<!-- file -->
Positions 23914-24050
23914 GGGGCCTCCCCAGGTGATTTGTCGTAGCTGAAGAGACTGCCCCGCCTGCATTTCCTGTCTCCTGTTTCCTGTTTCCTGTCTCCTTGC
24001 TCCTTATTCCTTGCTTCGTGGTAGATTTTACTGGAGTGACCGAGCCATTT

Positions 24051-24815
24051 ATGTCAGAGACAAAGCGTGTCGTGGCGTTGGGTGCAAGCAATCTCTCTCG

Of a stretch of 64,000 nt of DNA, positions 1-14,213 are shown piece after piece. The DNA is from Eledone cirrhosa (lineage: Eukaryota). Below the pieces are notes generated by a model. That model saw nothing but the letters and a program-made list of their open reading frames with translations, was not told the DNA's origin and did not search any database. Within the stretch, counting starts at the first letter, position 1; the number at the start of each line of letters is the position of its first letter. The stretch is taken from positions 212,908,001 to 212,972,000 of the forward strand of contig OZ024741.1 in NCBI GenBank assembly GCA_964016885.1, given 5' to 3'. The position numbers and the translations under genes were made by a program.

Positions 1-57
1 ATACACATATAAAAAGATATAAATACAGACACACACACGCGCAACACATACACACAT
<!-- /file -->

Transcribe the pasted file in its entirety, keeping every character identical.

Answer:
Positions 23914-24050
23914 GGGGCCTCCCCAGGTGATTTGTCGTAGCTGAAGAGACTGCCCCGCCTGCATTTCCTGTCTCCTGTTTCCTGTTTCCTGTCTCCTTGC
24001 TCCTTATTCCTTGCTTCGTGGTAGATTTTACTGGAGTGACCGAGCCATTT

Positions 24051-24815
24051 ATGTCAGAGACAAAGCGTGTCGTGGCGTTGGGTGCAAGCAATCTCTCTCG

Of a stretch of 64,000 nt of DNA, positions 1-14,213 are shown piece after piece. The DNA is from Eledone cirrhosa (lineage: Eukaryota). Below the pieces are notes generated by a model. That model saw nothing but the letters and a program-made list of their open reading frames with translations, was not told the DNA's origin and did not search any database. Within the stretch, counting starts at the first letter, position 1; the number at the start of each line of letters is the position of its first letter. The stretch is taken from positions 212,908,001 to 212,972,000 of the forward strand of contig OZ024741.1 in NCBI GenBank assembly GCA_964016885.1, given 5' to 3'. The position numbers and the translations under genes were made by a program.

Positions 1-57
1 ATACACATATAAAAAGATATAAATACAGACACACACACGCGCAACACATACACACAT